Nelson Mandela University student Charlize van Zyl, is gearing up for next year’s World Chess Olympiad and plans to fly the South African high on the international stage.
Van Zyl currently holds the record for being the youngest South African to win the Women’s International Masters title.
At 7, her father introduced her to chess, and she has not looked back since then.
From 2014 to 2017, the now 21-year-old took a break to focus on school but is now fully immersed in the game and tournaments around the world.
With chess still a developing sport in the country, van Zyl believes South Africa is on the right track to reach the standards set by the rest of the world.
Kimara Singh finds out more about the woman behind the chess board.
Charlize, thank you for the chat! What competitions have you attended in your career so far?
I have played in many, many tournaments, ranging from local to international with both Junior and Senior South African colours. The most prestigious has been being part of the South African women’s team at the 2018 World Chess Olympiad in Georgia. Next year I will also be part of the Olympiad team where the tournament will be held in Russia.
We know you are looking forward to this year’s World Chess Olympiad, is it one of your goals to compete and win at such a prestigious event? Please elaborate.
The Olympiad is one of the most prestigious tournaments in the world, where hundreds of countries send their best players to participate so it will always be an honour to represent South Africa here. I think that South Africa really has a great chance to be one of the best African countries, so this is what we will be working towards.
What got you started in chess and how long have you been involved in it?
My father introduced me to the game when I was about 7 years old. I started competing nationally at 8 and internationally for South Africa a year later. I took a break from 2014-2017 to focus on school, but since then I have been fully immersed in the game and tournaments.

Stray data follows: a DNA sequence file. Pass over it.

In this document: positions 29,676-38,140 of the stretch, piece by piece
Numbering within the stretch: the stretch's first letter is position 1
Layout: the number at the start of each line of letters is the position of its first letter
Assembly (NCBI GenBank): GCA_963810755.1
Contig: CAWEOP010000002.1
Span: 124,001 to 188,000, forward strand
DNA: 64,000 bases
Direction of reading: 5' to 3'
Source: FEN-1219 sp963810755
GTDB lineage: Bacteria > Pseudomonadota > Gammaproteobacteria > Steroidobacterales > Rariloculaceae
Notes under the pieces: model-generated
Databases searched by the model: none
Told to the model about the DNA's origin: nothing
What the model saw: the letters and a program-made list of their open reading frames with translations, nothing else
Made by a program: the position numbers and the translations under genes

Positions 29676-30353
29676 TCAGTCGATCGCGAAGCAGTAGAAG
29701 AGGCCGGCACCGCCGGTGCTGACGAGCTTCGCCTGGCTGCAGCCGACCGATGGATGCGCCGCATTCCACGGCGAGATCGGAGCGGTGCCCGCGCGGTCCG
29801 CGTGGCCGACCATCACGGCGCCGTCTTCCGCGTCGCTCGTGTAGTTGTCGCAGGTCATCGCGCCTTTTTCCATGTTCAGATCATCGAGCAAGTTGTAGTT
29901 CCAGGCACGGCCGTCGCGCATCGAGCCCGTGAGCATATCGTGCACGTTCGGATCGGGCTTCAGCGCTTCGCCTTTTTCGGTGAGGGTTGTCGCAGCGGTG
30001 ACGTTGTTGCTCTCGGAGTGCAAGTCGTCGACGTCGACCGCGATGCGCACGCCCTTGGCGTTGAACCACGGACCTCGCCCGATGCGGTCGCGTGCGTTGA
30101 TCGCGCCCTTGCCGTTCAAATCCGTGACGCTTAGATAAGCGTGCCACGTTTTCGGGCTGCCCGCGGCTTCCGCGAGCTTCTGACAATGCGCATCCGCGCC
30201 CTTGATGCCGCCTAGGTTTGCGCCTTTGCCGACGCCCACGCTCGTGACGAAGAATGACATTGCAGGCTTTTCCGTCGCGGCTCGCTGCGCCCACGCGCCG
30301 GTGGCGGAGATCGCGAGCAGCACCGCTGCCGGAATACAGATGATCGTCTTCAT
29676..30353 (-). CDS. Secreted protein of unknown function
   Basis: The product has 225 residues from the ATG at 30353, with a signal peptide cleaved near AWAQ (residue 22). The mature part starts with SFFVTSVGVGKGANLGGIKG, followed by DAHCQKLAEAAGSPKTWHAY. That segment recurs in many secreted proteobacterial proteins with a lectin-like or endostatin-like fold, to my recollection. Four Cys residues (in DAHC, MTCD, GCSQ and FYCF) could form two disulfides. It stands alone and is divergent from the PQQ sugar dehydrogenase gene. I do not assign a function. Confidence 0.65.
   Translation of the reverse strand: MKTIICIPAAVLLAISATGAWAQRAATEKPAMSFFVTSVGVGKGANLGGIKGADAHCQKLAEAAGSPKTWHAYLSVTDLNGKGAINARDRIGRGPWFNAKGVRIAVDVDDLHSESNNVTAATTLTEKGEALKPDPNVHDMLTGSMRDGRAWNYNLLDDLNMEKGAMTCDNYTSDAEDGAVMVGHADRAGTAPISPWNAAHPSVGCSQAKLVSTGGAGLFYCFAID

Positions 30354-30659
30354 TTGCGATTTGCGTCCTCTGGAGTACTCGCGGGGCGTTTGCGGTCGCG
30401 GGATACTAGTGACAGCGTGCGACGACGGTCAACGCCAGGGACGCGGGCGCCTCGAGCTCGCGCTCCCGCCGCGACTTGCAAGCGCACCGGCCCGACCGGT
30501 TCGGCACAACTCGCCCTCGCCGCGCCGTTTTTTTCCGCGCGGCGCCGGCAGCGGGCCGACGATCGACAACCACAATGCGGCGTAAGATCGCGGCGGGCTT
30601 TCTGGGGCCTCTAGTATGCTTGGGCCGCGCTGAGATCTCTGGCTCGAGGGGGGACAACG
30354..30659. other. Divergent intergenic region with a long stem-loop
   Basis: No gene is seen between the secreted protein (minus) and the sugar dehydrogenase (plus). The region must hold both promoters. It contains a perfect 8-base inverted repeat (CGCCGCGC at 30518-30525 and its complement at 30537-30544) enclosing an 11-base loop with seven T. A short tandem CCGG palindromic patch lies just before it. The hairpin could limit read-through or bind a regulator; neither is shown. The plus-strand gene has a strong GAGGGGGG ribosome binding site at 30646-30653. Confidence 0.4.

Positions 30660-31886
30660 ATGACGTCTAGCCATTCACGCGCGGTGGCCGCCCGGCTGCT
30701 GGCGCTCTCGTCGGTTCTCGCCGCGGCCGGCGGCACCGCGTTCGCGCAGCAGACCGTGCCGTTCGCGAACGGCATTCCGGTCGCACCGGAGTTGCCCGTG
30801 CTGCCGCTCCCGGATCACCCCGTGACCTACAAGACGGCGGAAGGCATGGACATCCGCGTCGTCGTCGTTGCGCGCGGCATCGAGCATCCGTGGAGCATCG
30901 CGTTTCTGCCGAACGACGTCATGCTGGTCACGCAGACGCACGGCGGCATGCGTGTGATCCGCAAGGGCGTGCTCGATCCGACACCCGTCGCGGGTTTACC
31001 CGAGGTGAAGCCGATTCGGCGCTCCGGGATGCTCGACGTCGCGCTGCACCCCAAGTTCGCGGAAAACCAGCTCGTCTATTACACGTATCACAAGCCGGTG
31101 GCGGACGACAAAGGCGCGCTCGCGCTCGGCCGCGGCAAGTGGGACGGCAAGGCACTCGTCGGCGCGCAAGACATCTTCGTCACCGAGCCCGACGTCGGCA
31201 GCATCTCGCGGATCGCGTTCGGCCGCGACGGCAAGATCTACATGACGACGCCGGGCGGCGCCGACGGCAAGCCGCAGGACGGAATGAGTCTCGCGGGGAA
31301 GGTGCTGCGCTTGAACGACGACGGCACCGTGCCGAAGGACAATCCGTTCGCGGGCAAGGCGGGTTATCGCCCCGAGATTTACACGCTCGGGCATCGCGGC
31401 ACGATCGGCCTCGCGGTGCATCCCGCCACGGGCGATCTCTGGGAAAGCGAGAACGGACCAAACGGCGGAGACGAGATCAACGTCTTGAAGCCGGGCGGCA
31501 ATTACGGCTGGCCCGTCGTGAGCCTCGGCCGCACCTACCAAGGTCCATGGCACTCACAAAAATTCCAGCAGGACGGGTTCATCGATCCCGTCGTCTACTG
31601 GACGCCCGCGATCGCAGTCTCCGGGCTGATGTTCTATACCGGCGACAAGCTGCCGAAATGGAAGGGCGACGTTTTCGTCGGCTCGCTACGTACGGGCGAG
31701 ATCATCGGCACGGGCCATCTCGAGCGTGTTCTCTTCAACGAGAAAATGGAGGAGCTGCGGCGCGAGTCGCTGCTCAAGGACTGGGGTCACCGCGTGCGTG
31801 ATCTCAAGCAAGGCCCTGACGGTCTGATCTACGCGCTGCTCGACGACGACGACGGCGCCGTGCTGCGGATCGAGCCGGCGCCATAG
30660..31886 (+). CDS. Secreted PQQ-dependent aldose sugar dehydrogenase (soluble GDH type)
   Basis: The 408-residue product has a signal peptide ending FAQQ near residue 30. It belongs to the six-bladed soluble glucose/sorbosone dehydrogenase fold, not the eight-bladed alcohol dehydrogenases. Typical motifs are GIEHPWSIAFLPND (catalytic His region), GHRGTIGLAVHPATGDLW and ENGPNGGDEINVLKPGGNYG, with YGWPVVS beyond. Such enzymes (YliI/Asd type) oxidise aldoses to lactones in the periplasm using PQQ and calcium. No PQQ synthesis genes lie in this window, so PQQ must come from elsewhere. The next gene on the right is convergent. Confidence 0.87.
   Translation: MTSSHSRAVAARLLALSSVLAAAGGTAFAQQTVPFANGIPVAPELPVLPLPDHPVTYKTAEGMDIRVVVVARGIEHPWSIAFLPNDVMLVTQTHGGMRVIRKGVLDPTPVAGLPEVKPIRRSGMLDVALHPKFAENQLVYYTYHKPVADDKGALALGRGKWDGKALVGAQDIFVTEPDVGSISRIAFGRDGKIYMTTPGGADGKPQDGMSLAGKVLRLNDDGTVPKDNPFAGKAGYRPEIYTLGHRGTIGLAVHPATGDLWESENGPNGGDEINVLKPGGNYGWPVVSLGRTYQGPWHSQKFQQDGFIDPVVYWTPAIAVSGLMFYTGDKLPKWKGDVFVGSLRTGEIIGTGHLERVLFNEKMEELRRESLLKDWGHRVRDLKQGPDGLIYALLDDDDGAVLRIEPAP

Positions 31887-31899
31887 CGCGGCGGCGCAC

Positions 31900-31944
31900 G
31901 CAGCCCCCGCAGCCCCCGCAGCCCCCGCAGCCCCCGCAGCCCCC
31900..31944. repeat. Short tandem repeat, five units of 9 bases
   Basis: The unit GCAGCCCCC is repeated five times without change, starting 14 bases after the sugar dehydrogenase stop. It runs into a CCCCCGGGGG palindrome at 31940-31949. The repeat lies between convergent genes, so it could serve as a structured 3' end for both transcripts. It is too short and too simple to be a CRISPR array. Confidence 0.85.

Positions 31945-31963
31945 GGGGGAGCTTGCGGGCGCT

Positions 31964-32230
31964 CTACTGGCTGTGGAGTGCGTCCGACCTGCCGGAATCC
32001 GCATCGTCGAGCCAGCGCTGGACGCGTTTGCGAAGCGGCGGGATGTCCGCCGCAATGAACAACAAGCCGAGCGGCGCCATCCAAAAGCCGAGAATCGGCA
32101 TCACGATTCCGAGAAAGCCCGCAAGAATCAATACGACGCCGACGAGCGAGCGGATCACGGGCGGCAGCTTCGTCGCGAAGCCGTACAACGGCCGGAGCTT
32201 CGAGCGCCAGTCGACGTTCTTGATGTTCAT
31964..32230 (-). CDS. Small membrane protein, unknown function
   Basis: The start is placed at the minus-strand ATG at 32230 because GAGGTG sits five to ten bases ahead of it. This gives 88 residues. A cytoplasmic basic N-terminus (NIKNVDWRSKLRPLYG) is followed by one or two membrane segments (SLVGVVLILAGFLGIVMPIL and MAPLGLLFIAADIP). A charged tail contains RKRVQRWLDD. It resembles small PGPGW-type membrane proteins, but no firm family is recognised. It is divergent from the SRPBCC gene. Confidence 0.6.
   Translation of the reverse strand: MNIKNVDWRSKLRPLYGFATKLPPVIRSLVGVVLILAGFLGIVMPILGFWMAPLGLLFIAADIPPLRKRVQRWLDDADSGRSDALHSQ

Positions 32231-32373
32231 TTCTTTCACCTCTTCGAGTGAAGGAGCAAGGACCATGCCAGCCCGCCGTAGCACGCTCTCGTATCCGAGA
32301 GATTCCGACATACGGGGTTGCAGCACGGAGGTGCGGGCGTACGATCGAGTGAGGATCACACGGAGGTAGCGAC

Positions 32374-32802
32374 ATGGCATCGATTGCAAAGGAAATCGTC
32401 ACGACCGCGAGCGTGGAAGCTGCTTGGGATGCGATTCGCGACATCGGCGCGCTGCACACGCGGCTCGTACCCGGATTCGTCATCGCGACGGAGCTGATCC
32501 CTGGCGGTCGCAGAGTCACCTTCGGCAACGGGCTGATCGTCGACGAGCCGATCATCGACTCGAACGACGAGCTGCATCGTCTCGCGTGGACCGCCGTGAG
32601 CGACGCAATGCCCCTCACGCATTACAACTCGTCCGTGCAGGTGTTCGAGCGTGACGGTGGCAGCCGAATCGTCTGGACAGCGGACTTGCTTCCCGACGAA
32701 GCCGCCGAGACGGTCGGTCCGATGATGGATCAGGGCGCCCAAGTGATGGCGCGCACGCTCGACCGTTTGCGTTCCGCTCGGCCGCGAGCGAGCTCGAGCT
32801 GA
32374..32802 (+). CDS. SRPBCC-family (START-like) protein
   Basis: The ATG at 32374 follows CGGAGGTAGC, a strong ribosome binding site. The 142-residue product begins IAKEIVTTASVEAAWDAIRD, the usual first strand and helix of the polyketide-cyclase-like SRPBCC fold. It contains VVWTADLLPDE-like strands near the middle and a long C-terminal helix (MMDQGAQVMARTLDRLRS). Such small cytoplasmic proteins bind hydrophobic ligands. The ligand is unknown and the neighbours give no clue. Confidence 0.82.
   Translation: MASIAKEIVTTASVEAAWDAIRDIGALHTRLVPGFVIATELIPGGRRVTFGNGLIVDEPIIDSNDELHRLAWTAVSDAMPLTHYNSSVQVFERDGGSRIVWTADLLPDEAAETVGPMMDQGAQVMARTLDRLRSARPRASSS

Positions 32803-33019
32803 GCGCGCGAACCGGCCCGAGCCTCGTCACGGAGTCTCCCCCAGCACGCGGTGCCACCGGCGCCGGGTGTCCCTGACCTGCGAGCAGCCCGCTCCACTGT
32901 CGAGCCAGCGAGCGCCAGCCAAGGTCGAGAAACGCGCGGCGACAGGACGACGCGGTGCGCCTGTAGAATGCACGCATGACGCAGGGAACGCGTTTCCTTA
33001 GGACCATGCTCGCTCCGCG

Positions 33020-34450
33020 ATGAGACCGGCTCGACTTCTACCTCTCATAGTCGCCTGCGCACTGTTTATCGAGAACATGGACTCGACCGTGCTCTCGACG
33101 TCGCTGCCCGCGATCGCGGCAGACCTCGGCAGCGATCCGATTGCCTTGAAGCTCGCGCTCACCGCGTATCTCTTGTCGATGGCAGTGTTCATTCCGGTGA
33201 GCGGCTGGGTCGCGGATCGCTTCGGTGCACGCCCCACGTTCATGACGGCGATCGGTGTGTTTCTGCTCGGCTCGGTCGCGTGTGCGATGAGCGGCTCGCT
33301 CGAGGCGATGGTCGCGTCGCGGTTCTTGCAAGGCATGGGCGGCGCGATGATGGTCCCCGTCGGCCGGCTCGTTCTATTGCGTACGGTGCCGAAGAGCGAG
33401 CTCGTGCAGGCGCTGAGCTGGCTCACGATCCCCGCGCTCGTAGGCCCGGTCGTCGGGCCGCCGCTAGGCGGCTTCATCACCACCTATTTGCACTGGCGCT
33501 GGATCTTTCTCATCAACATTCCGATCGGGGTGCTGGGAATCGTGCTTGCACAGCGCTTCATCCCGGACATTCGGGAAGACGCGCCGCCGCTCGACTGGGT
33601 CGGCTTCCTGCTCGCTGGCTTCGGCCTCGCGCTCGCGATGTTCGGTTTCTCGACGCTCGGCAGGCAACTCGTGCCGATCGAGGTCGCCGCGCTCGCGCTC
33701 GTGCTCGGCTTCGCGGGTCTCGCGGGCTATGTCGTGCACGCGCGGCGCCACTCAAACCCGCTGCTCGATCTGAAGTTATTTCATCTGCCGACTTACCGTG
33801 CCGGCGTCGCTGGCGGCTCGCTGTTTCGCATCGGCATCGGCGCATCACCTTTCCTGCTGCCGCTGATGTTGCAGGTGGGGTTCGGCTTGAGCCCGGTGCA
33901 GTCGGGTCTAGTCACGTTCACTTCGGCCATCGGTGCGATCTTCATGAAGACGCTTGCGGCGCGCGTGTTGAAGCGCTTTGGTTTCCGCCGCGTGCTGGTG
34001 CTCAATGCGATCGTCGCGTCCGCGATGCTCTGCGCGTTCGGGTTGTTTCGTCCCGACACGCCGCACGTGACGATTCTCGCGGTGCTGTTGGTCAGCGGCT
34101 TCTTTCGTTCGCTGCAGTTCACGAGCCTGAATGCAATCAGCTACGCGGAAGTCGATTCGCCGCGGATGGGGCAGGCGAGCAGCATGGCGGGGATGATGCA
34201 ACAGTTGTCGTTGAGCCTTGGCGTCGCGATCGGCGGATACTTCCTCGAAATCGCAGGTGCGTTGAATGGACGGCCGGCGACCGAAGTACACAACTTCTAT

Do you have a specific memory of participating in chess that you hold dear to your heart?
Through chess I have met so many wonderful people and have been to so many wonderful places, each giving me memories that will always be dear to me.
Who inspires you to do better and reach for your goals?
I am inspired by my father, who is the most passionate person about chess that I know. From a young age, I always tried to do my best to make him proud and I will continue to do so.
What is the highlight of your chess career so far?
When I was 13, I won the African Zonals event where I beat a few Women’s Grandmasters and Women’s International Masters and attained the Women’s International Masters title setting a record for being the youngest South African to ever do so.
How have you kept up your spirits during the lockdown?
Chess has had a massive boom during the lockdown period where many people have started to play, and many tournaments are taking place. This is all online of course, but it has really helped me during the lockdown as I have had a lot of time to work and improve, as well as introducing a lot of my students to the game.
How have you coped with not having any events and competitions and how are you planning for the uncertainty that lies ahead?
As I mentioned, there have been many events online including the Online Olympiad and the South African Qualifier event for this tournament, where I won the ladies section and had the opportunity to represent South Africa once again. Nevertheless, I do miss over the board tournaments and there is a lot of uncertainty around them starting up again but the best we can do right now is train and play online, preparing for the next tournament (whenever that may be).
How does it feel to represent your country? And what are you looking forward to most about being part of Team SA when you do end up competing again?
It will always be a great honour to represent South Africa, but in terms of our standings compared to the rest of the world (particularly Europe) we do still have a long way to go to reach that level. But I do think that we are growing, with a lot of up and coming talent so it is exciting to see where we will be in the next few years, and it is great to be part of that!
Also, even though I am competing as part of a team, at the end of the day chess is very much an individual sport where it is only you at the board (with your opponent) making every decision and subsequently only having yourself to blame if you play badly. So, there is an added pressure being part of a team as you aren’t just playing for yourself but playing to make your team and country proud too and I look forward to doing this in Russia next year.
With editing by gsport